Top Mistakes to Avoid in Your Graphic Design Cover Letter

Top Mistakes to Avoid in Your Graphic Design Cover Letter

A graphic design cover letter is a document that accompanies your resume when applying for a job in the design industry. It’s a chance to introduce yourself to the employer and demonstrate why you’re the best candidate for the position. 

While you might think a cover letter is about you, it’s more about the employer. But you’re the subject matter. It’s all about what you can do for them, how well you fit their corporate culture, and how you can impact their bottom line. So even if you’re talking about yourself, highlight what your employer needs.

A well-written cover letter must connect the dots between what your hiring manager wants in a candidate to your accomplishments.

This blog post is meant to help you avoid the top five mistakes people make when writing a cover letter for a graphic design job application. Here, you’ll discover how to tailor your cover letter to the job, highlight your relevant experience and skills, proofread your letter, avoid generic phrases and buzzwords, and include a strong call to action.

Mistake 1: Not tailoring your cover letter to the job

One of the biggest mistakes people make when writing a cover letter is not personalizing it to the job. You don’t want to be part of the 54% who hiring managers see as a red flag for not customizing their cover letter to the job.

You will likely be considered for an interview if you personalize your cover letters. So, research the company and tailor your document to the specific job and employer you’re applying to.

Here are some tips for tailoring your cover letter to the job:

  • Address the letter to the hiring manager or recruiter by name.
  • Use keywords and phrases from the job description.
  • Mention any relevant accomplishments or projects.

Your cover letter must explicitly show what you can do for the company. Outlining any relevant information and using the same phrases used in the job description can help you ace your interview.

Mistake 2: Failing to highlight relevant experience and skills

Another mistake you should avoid in your graphic design cover letter is not highlighting relevant experience and skills. When reviewing resumes and cover letters, employers are more interested in seeing accomplishments than job duties.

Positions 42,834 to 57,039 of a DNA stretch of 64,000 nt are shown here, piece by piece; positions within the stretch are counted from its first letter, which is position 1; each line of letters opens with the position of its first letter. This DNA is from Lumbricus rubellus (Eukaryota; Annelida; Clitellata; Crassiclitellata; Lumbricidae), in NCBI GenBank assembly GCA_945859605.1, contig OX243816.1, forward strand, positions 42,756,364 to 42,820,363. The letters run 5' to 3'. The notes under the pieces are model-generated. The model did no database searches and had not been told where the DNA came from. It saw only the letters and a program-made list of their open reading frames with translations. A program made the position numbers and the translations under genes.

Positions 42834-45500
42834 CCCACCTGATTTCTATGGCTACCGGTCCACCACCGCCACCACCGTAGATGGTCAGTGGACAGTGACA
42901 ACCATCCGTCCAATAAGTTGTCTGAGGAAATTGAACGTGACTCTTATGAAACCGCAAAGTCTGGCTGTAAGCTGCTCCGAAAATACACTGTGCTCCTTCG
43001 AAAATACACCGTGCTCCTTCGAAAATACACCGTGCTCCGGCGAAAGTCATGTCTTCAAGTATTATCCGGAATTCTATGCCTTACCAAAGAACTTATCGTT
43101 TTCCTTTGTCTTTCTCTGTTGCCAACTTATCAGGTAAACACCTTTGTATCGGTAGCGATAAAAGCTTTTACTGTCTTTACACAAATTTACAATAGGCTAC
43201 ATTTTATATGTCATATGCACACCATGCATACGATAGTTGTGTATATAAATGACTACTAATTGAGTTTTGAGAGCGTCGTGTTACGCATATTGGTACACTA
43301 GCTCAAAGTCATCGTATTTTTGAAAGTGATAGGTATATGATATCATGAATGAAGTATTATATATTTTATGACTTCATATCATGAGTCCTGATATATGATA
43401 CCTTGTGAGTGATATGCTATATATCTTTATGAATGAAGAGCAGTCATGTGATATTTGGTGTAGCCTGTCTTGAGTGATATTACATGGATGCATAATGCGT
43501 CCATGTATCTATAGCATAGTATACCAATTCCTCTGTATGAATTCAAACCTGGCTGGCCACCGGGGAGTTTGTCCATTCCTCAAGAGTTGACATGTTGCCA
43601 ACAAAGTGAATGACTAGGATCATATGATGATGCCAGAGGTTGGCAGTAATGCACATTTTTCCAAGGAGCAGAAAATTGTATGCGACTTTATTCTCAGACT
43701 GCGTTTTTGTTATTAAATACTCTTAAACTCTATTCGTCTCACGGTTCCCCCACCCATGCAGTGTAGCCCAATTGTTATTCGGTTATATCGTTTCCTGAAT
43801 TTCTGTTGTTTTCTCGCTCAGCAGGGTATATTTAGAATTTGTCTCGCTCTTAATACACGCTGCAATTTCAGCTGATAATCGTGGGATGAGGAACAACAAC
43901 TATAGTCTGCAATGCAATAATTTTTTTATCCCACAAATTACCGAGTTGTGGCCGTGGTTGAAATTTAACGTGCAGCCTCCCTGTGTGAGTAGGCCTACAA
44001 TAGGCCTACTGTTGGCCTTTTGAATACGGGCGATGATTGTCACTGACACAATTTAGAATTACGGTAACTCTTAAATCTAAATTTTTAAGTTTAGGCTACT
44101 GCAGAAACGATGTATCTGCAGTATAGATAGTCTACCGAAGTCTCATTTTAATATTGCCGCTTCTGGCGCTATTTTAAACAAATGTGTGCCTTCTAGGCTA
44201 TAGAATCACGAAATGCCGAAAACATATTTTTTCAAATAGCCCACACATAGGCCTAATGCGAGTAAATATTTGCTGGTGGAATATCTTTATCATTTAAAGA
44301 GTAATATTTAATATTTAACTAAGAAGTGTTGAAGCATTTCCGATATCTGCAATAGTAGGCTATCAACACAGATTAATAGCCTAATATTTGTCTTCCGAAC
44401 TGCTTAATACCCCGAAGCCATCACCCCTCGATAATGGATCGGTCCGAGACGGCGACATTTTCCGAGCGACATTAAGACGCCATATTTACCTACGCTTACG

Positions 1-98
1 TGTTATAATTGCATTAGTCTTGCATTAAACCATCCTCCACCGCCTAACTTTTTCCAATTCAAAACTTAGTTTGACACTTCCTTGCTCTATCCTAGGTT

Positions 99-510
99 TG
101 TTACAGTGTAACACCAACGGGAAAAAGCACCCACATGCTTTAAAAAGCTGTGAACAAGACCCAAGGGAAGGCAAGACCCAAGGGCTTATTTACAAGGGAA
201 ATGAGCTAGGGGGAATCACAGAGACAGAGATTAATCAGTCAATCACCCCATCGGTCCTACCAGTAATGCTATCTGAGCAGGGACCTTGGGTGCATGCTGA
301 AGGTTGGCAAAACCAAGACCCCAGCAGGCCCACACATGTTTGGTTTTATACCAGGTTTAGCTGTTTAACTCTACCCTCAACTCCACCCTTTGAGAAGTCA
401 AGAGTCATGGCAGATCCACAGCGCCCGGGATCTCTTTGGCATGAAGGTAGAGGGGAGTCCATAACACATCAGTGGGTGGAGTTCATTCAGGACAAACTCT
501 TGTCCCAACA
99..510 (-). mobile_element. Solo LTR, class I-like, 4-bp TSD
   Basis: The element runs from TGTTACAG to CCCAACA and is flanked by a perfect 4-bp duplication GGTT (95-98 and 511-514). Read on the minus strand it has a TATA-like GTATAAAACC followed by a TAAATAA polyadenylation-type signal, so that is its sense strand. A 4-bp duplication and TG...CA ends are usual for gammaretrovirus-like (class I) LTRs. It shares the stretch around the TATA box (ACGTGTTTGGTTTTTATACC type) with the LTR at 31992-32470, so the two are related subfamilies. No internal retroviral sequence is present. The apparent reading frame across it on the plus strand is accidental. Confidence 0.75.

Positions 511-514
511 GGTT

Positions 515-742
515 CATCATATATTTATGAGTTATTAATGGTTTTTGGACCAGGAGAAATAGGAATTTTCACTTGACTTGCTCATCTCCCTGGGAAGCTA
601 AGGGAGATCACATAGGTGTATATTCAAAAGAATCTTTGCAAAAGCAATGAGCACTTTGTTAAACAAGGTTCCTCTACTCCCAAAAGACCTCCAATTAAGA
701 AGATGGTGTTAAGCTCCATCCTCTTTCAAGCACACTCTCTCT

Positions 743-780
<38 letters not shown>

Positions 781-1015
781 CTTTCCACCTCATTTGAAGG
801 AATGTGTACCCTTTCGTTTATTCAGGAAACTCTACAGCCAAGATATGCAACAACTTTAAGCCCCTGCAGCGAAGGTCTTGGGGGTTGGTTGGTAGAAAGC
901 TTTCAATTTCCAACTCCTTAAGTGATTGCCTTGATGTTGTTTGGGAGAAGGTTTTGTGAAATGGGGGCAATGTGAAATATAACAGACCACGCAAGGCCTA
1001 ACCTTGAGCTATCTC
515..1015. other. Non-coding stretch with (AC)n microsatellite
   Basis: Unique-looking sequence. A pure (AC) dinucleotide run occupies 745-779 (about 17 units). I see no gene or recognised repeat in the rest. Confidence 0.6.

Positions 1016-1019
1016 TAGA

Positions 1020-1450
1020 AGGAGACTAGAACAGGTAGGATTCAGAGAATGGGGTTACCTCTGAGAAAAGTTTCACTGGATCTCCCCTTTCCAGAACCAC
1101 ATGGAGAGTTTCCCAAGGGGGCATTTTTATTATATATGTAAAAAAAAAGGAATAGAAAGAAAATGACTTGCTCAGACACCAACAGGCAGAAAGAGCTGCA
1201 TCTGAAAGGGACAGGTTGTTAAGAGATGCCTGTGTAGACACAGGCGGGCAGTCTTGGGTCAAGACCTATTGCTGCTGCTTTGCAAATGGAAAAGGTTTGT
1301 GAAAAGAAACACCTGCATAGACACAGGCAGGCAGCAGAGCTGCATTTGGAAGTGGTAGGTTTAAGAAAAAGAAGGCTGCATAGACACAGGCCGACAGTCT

To avoid this mistake, you should:

  • Show off your awards, achievements, or anything worthy of mentioning.
  • Write any relevant experience or projects you’ve worked on.
  • Demonstrate how your skills and experience align with the job requirements.

You can’t expect your employers to call you for an interview if they can’t get a clear sense of your qualifications. So instead of listing down your education and job history, showcase anything related to this role you’re applying for.

The marketing courses you took in college, the internships you’ve had, the extracurricular activities related to marketing, any verifiable digital credentials you’ve earned, mention those. So, when your recruiter sees that you’re the missing puzzle piece they’re looking for, they’re bound to call you right away.

Mistake 3: Making spelling and grammatical errors

Spelling and grammatical errors can make a bad first impression and show a lack of attention to detail. It’s not a good sign, especially since you’re applying to be a graphic designer. 

Think of it from your employer’s perspective. If they see you can’t spot any mistakes on your application document, how can they expect you to recognize any errors when designing for their company? Besides, there are tools for that now. Grammarly and Hemingway can catch any spelling or grammatical errors in your cover letter.

Here are some tips for avoiding spelling and grammatical errors:

  • Read your cover letter aloud to catch errors.
  • Ask someone else to proofread your cover letter.
  • Use spell check and grammar check tools.
  • Take a break between writing and proofreading to approach the letter with fresh eyes.

Having typos, run-on sentences, and misspelled names shows you’re careless and lack professionalism. Whatever job you’re vying for, a keen sight to detail is something most hiring managers look for in a candidate. So, take time to polish your cover letter to make a good impression.

Mistake 4: Using generic phrases and buzzwords